A few years ago, a Vietnamese-Australian man called Phuc Dat Bich uploaded a shot of his passport on Facebook and added a complaint regarding Facebook’s continuous suspension of his account. Facebook thought his account was fake because Phuc Dat Bich sounded too unreal. The incident made international headlines and was reported by several prominent news agencies.
Then came the disclaimer: He had been crying wolf. The man later revealed that his name wasn’t Phuc Dat Bich and Facebook never suspended his account. The whole thing was an elaborate hoax. Lucky him. For others, their names are no joke and have caused them some real problems. Some have received death threats and almost been murdered for having the wrong name.
10 Osama bin Laden
One Iraqi boy realized the consequences of having the wrong name after he and his family received death threats because he shared a name with Osama bin Laden. When we say Osama bin Laden, we’re referring to the Al-Qaeda leader and not the rogue elephant that killed 27 people in India.
The unfortunate Osama bin Laden in question was born in Alexandria, Iraq, in 2002. The US invaded Iraq a year later, marking the beginning of his problems. He could not leave his home or even attend school because of his name. He was also turned away at sport clubs and always had to explain himself whenever he was asked for identification at checkpoints. Things got so terrible that his family received death threats, forcing them to flee to Baghdad.
Several attempts to change his name failed. Then Qassim al-Araji, Iraq’s Interior Minister, heard of his plight and offered to help him change his name to Ahmed Hussein. Unfortunately, the boy named Osama bin Laden was electrocuted to death four days before the identification papers bearing his new name arrived. An online publication reported his death with the headline “Osama bin Laden Killed in Iraq.”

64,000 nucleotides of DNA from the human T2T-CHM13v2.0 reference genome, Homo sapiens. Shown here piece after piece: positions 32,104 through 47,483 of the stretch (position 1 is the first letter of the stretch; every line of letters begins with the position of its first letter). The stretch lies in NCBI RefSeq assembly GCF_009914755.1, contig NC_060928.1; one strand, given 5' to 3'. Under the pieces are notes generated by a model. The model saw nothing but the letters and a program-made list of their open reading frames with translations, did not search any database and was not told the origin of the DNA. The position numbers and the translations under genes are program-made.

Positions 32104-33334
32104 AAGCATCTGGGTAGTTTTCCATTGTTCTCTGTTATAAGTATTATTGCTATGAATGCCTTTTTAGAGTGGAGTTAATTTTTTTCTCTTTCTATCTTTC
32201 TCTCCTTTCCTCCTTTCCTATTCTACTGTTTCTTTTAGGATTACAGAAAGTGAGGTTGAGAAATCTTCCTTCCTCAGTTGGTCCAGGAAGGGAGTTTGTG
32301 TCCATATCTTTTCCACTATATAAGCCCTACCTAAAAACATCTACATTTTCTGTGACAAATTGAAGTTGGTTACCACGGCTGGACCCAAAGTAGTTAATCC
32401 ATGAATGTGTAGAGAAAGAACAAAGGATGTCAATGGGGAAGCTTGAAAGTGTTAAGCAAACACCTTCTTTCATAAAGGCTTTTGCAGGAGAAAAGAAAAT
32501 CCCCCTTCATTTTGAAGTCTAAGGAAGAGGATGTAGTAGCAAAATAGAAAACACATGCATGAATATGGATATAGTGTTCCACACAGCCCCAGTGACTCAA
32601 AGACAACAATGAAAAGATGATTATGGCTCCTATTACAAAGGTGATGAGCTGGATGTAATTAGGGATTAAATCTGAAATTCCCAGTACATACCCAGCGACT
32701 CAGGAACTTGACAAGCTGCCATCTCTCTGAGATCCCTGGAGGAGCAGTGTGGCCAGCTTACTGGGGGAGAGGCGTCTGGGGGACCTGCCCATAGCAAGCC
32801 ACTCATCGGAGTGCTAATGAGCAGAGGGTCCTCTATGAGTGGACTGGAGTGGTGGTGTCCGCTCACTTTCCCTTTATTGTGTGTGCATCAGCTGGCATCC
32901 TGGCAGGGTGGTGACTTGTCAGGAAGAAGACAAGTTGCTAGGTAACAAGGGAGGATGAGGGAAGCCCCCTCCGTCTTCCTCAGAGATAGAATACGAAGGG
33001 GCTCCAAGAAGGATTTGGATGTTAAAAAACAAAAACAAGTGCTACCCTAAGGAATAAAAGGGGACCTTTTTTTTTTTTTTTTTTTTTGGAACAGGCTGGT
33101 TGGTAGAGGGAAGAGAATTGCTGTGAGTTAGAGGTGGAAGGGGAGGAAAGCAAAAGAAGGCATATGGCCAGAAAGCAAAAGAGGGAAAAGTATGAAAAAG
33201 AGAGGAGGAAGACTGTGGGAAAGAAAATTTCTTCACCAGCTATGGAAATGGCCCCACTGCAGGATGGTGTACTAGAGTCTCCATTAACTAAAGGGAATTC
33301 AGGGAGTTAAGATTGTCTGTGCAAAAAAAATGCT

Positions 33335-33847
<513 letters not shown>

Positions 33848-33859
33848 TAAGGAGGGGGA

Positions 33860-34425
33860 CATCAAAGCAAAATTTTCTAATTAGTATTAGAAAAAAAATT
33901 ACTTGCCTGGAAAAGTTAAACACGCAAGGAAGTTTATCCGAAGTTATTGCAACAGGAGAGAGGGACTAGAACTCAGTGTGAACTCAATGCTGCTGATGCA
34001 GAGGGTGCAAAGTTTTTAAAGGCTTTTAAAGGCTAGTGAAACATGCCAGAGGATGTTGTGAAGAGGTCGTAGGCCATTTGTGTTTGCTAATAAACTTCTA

9 Saddam Hussain
An Indian engineer called Saddam Hussain was refused employment from over 40 jobs for no other reason than sharing a name with the former Iraqi leader, Saddam Hussein. The Indian Saddam Hussain had his surname spelled “Hussain” (with an “a”), which is not the same as the late Iraqi dictator Hussein (with an “e”).
But that meant nothing to his prospective employers. Saddam Hussain later changed his name to Sajid Hussain, but that only worsened issues because it invalidated his educational certificates.
Saddam Hussain was not the only person to encounter problems for sharing a name with the former Iraqi leader. Another Saddam Hussein—who has the exact name of the former Iraqi leader and was unfortunate to also be an Iraqi—was captured and almost executed by an Iraqi militia because of his name. He only got away with his life because the weapon jammed.
A boy named Saddam Hussein was also taunted and bullied in school, while one man was fired from his job after he was accused of being a member of the Ba’ath party. The evidence? He had named his son Saddam.